Lydia Cristini


Fifth Sunday in Easter – May 3, 2015
Acts 9.26-31 | Psalm 22 | 1 John 3.18-24 | John 15.1-8
April 20, 2015

"Without me you can do nothing." The image of the vine and the branches in this Gospel is a familiar one. In John's usual style, it is both simple and profound.

Jesus says we are completely dependent on him, and every good thing we do is because of him. This theme is echoed again and again in our faith; the Mass goes so far as telling us that the "desire to thank you is itself your gift." Even thanking God is a gift from God!

In our culture, this is not a popular idea. Many of us pride ourselves on pulling ourselves up by our bootstraps, on doing it all on our own, on achieving our accomplishments by our own hard work and discipline.

The branch cannot bear fruit by itself unless it abides in the vine. – John 15.4

'The branch cannot bear fruit by itself unless it abides in the vine.'

John 15.4

It is good to feel proud of these achievements, and it is true, without hard work and discipline, we would not be able to do the things we do.

But Brené Brown, a writer and research professor, warns about "the myth of self-sufficiency," which "equate[s] success with not needing anyone."

Our tendency to individualism, our relative wealth in North America, and our increasing ability to know and do things with technology can feed the illusion that we do not need anyone else, that we have control over our lives.

That this is a hollow fiction often becomes clear when our lives are touched by tragedy. In the span of a few seconds, we hear a loved one has cancer, has a degenerative illness, has had a heart attack or has been caught up in a natural disaster.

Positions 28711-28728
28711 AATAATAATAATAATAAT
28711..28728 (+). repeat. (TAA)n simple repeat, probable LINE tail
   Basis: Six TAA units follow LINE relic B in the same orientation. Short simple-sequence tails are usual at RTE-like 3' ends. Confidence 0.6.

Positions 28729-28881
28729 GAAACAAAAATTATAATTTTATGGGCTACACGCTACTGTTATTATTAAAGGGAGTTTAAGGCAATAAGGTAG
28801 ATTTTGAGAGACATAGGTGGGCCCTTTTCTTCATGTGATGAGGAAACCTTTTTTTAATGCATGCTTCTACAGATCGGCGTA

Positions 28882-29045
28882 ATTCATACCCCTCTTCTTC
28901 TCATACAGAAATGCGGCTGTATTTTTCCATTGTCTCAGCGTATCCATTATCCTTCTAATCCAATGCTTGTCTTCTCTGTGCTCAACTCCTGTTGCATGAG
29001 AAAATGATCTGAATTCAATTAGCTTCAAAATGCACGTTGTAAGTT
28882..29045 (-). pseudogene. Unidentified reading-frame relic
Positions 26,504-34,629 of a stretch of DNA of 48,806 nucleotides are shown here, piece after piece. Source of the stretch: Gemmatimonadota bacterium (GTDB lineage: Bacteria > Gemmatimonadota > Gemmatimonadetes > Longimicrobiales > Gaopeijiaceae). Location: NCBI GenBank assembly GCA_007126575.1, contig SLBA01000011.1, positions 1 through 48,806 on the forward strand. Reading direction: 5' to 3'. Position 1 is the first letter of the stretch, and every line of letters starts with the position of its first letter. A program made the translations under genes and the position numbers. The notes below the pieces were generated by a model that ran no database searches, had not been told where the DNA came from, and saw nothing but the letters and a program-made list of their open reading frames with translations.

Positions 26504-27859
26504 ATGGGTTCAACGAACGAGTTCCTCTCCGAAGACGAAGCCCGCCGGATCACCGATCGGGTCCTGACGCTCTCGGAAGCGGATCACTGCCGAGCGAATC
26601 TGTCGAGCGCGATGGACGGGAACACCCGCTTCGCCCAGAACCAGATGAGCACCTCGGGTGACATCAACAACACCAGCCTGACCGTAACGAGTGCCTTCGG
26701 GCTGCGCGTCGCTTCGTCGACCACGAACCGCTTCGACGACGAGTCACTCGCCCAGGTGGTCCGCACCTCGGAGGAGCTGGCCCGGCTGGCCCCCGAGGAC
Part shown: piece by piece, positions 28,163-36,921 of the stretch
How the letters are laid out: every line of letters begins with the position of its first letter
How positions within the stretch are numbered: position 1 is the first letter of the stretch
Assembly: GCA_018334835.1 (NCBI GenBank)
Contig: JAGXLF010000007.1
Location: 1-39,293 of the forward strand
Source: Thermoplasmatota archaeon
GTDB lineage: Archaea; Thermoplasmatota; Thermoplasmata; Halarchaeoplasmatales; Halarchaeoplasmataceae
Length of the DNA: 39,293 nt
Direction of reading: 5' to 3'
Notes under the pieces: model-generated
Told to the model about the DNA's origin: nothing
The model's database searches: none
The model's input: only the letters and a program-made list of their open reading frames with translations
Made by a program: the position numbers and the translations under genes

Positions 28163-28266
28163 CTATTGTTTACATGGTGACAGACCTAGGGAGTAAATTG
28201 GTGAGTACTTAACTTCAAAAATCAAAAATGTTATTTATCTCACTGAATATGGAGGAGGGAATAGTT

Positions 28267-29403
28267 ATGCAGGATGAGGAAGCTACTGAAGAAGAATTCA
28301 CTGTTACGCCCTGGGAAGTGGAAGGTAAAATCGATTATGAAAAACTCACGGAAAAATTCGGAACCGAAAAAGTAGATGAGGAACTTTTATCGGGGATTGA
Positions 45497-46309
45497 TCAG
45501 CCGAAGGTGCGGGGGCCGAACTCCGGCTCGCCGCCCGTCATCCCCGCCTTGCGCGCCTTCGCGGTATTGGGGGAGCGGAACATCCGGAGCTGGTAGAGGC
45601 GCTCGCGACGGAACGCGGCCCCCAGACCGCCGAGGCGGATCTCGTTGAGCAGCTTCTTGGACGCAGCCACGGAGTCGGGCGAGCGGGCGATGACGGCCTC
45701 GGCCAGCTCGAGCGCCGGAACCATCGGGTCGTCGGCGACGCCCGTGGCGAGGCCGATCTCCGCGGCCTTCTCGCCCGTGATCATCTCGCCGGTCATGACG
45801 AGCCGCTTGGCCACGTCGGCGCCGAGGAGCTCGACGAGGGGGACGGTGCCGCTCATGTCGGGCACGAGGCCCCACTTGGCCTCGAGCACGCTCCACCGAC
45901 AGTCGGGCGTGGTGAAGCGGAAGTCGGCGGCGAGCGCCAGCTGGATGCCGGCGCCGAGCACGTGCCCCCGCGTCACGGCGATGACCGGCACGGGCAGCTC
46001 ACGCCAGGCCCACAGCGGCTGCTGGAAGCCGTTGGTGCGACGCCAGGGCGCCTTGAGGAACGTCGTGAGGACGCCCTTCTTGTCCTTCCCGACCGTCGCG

Or maybe in those few seconds, something happens directly to us: an illness, a miscarriage, a car accident. In any case, nothing is the same again. It becomes clear: we do not have control; we need other people. We need God.

With or without tragedy, whoever we are, and from wherever we have come, the truth stands: we are utterly and completely dependent on God.

Jesus says, "Remain in me, as I remain in you." Prayer is where we go to remain with him.

In her book, Essence of Prayer, Carmelite nun Ruth Burrows leads readers through an unflinching look at what it means to have faith, to doubt, to trust, to have joy, to pray.

Burrows states the deceptively simple and almost unbelievable truth: with God, it is not our role to give, but to receive. Prayer is not us working and pushing and striving to attain God; instead, it is "nothing other than being present to God so that God can give to us."

Prayer, like every other good thing in life, is primarily the action of God. Through prayer, we allow God to give his own self to us, and we remember that God is the source of our accomplishments and our worth.

Through prayer, we remain connected to the Vine. When we do that, there is no telling what fruit God will be able to bear in our lives and in our world.